In April 2020, as part of the $2.2 trillion CARES Act stimulus package, the U.S. government distributed $30 billion to small- and medium-sized healthcare practices nationwide, as a means of helping those healthcare providers weather the financial impact brought upon by the Coronavirus pandemic. The U.S. Department of Health and Human Services (HHS) stated that CARES Act funds would be transmitted “to all medical providers who submitted billings in 2019 to Medicare … unless they had already been excluded from participating.”
However, as Reuters reported, a portion of the $30 billion “went to [some] entities and individuals involved in civil and criminal actions with Medicare.” (Ron told Reuters that “another pool of practitioners eligible for the cash infusions include doctors who have lost their medical licenses or licenses to prescribe highly addictive drugs.”)
In its news story, NEWS 5 put the spotlight on Dr. Manish Raj Gupta, an Ohio doctor accused of using “force, fraud and coercion to compel a woman to engage in commercial sex by drugging her without her consent.” Gupta received $3,249 in CARES Act funding just weeks after his indictment.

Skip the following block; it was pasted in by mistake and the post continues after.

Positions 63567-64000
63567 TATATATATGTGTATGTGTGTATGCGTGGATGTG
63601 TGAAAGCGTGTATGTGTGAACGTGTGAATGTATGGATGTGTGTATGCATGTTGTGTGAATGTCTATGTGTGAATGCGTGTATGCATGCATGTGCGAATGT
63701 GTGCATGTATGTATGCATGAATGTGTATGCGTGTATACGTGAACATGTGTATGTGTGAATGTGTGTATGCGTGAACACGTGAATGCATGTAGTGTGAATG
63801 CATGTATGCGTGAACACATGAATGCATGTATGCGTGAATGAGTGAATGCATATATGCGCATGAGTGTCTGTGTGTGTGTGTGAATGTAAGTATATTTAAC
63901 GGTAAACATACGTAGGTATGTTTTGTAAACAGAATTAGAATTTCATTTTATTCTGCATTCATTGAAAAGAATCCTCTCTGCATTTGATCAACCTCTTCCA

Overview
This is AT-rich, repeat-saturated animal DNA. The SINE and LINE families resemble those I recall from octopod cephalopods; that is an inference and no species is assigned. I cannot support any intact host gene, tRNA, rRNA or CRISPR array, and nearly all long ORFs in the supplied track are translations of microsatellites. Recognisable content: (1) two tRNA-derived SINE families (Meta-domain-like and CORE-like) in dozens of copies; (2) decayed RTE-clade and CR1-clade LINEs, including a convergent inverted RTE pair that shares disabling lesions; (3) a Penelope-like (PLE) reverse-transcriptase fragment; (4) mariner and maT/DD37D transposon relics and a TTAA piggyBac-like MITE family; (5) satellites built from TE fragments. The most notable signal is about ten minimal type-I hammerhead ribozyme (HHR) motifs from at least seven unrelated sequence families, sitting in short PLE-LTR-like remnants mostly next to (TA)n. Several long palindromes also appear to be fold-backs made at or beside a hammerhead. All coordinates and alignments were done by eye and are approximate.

Meanwhile, NEWS 5’s “investigation found at least 14 others, including doctors accused of having sex with patients, voyeurism and even doctor with an expired license who received $5,000,” while “a doctor convicted of illegally providing unapproved drugs received $35,000.”
“I think they should have required an application for those funds,” Ron explained in the NEWS 5 story. “The federal government sent the money out without requiring a request from the provider, as it did with traditional CARES Act small business funding. Instead, they simply sent the money out based an estimate of prior years’ billing.”